“I still feel guilt over not nursing Elijah as long as I did the others and feel that it’s my fault he has had so much to deal with health wise.”

“ I do remember – however – feeling worried about posting my birth story on Babycenter (haha, why Lord, why?) because it ended in a c-section and I felt like I failed at birth (siiiiiiigh) that first week or so after the surgery.”

A Confession to my Closest Friends:

Common as these types of conversations are, this is not a collection of quotes from Birth Without Fear or Baby Center. These are selections from a conversation the Raptors were having just this morning. Yes, all these women are the rational ladies who support a woman’s right to choose drugs for labor and to formula feed and see nothing wrong with either. Apparently we do not extend such courtesy to ourselves.

How deeply do those of us who were steeped in Natural Child Birth still feel guilt over making the choices we did in labor? I feel so guilty that I have been lying to you all for the past year. Yes, I’ve told this lie so many times that it just seemed natural to tell it to the hordes of new best friends I have made over the last year. You all know that I got an epidural with my second birth, but you didn’t know I also got one with my first.
Why would I do such a thing? I know that getting pain relief in labor is a fine, safe, and perfectly acceptable option. Why the lie?

The first thing I am going to do is to rationalize my lie to you, because I STILL feel the need to defend it. With both my kids I was pushing within 30 minutes of getting pain relief—thus I still feel like I earned the title of Natural Birther, because I did all the hard stuff without drugs. This does not matter one bit. But it still does to me. Why is that?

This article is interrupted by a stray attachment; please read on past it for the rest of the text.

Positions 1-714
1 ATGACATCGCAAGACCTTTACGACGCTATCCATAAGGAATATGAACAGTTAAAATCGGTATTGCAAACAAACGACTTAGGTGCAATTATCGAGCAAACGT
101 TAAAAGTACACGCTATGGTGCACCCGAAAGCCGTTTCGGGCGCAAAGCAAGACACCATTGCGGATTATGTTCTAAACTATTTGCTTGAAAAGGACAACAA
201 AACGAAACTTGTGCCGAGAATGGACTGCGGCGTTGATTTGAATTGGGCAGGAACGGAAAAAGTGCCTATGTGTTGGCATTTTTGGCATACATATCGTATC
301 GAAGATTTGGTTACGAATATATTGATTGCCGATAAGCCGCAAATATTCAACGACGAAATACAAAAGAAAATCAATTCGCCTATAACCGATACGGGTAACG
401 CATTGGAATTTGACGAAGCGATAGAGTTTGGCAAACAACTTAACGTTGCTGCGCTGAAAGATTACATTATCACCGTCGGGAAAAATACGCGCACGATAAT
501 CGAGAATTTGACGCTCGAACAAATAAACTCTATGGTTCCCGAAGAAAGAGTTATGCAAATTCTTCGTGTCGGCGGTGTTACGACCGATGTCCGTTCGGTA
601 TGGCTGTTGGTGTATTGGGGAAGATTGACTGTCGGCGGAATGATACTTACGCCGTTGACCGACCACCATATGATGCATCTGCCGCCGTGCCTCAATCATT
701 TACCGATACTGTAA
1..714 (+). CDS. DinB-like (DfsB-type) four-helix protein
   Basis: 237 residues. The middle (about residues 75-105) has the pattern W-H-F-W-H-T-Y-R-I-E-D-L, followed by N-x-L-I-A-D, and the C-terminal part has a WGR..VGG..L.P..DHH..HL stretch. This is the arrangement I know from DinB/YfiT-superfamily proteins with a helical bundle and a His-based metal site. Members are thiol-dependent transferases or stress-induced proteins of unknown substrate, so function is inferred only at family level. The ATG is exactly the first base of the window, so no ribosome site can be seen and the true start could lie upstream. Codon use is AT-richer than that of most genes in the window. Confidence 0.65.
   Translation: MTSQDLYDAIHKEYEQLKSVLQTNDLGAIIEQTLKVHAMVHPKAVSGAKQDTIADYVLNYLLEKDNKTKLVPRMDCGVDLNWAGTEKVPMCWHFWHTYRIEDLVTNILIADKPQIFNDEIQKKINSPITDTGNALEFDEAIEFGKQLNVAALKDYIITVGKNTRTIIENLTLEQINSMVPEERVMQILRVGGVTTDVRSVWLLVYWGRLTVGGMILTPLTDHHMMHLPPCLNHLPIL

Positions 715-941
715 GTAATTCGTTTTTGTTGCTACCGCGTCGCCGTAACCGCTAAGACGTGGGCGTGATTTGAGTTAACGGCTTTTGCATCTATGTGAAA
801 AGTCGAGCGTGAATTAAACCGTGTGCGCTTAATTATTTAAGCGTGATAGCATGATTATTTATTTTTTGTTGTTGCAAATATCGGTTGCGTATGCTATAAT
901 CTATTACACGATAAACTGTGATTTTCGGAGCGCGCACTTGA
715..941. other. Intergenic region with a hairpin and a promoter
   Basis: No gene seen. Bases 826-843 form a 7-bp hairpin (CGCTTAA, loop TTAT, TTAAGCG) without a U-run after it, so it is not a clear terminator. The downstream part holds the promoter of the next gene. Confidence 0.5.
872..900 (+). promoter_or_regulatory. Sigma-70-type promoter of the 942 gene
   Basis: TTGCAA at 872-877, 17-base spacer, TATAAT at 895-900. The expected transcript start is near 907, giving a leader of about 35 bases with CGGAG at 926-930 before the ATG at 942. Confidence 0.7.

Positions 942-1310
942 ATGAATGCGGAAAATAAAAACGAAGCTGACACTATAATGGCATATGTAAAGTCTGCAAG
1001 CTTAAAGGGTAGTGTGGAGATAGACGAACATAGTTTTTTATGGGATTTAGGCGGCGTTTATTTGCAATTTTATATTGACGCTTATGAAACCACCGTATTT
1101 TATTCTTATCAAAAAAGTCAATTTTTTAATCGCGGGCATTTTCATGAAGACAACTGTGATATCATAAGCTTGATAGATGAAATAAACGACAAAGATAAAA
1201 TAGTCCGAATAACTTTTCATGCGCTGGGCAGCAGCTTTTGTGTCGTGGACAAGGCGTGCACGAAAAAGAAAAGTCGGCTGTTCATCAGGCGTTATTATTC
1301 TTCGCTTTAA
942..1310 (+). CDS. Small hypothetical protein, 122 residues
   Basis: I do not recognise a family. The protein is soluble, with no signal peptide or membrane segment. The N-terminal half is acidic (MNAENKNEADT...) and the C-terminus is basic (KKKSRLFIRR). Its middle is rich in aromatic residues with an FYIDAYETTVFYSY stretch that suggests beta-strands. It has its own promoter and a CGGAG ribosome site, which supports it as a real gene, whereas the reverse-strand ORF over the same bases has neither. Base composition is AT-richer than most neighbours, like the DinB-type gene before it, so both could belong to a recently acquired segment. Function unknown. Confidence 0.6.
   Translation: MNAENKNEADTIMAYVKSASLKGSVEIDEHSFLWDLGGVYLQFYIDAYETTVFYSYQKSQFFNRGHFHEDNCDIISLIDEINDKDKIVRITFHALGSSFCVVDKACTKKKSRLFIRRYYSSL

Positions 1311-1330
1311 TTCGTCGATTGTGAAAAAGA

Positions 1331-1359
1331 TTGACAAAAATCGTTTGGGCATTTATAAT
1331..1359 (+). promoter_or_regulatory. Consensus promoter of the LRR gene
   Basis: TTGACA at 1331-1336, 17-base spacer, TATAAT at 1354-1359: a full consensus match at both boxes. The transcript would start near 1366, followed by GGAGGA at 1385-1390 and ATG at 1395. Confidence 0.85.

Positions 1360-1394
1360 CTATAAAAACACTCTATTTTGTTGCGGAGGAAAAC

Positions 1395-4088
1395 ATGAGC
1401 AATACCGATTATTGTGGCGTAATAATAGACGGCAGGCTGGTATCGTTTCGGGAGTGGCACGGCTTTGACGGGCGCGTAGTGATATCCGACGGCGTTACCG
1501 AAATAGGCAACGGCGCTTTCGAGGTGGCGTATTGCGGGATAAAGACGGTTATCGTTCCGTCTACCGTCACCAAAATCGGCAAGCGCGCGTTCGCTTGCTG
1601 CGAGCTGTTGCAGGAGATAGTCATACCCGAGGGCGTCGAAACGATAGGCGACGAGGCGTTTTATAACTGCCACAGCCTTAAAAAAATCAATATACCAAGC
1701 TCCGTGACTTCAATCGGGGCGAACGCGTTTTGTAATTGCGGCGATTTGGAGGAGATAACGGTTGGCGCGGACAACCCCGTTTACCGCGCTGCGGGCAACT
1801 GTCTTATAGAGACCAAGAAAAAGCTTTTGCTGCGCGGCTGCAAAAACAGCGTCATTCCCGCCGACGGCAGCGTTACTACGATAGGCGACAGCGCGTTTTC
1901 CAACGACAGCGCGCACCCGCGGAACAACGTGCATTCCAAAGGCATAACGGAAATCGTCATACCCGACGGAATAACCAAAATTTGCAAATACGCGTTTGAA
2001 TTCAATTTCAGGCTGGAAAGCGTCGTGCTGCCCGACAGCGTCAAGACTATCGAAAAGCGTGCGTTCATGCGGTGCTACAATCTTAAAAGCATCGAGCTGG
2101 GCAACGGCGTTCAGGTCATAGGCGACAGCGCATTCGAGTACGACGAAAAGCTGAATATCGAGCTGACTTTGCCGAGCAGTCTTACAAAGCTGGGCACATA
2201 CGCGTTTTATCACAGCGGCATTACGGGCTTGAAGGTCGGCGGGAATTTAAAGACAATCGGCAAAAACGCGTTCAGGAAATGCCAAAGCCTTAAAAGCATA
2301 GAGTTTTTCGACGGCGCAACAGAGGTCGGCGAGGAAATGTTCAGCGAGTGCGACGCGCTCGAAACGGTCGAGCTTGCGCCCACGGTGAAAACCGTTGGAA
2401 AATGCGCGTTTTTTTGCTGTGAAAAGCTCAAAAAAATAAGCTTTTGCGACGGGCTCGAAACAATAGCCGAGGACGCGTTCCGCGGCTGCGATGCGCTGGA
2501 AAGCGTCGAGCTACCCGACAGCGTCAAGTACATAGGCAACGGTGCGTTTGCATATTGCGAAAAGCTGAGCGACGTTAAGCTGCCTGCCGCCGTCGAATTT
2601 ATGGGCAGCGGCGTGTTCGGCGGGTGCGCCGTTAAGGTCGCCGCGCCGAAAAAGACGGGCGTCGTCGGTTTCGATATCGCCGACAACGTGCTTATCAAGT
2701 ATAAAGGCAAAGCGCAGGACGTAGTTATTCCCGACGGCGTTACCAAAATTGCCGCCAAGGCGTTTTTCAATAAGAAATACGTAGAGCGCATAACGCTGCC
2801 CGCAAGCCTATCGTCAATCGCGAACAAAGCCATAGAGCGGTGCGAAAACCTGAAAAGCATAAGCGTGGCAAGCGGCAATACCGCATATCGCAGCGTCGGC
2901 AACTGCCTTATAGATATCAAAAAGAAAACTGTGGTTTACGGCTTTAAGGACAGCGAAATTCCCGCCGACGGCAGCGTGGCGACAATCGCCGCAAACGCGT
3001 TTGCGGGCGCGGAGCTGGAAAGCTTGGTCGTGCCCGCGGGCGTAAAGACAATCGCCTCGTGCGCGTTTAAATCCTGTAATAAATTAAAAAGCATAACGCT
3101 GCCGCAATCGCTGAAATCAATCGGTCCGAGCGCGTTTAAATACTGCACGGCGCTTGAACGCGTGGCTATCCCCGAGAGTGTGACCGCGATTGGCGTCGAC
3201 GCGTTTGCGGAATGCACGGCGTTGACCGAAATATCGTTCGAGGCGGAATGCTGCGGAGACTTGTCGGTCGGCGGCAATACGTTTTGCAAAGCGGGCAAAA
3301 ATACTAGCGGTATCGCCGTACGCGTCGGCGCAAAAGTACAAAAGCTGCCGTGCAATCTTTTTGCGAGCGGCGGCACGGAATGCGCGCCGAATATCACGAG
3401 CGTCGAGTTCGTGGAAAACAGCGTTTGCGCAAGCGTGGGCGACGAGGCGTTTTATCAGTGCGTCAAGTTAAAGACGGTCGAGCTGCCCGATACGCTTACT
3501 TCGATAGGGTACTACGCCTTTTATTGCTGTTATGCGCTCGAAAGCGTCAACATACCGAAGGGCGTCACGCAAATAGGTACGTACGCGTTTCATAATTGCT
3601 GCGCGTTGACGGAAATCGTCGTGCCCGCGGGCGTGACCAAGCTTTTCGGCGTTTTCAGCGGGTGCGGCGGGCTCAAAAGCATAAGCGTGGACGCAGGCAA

The Natural Child Birth Does Me Wrong:

I had not been able to unclench my jaw since my daughter had been born. The pain from the clenching had caused my teeth to ache. I went to the dentist where he filled my teeth and gave me Vicodin. The only time I felt OK was when I was taking it. Soon enough I could not get any more narcotics and the pain from my jaw had moved to my neck and was making its way down my back. I was frantically borrowing pain killers from friends and family, scared to ask for some from a doctor because I feared they’d think I was a drug addict. Something was wrong.

Nine months pass and I can no longer get out of bed without help. I ache like a 90-year old-woman. The Doctors test all come back fine. They occasionally see some inflammation but they test me for everything under the sun. It’s not Lupus, it’s not Lyme’s. In the mornings I load my kids up in the car. We buy lunch at fast food places and we drive until I can’t afford anymore gas. It is the only way I can take care of them. At least when they are strapped in I don’t have to walk or move much, which causes me too much pain. I have resorted to buying pain pills from a sketchy guy that comes into the place where I work for $5 a pill. And they don’t help much. This is not the mother I wanted to be.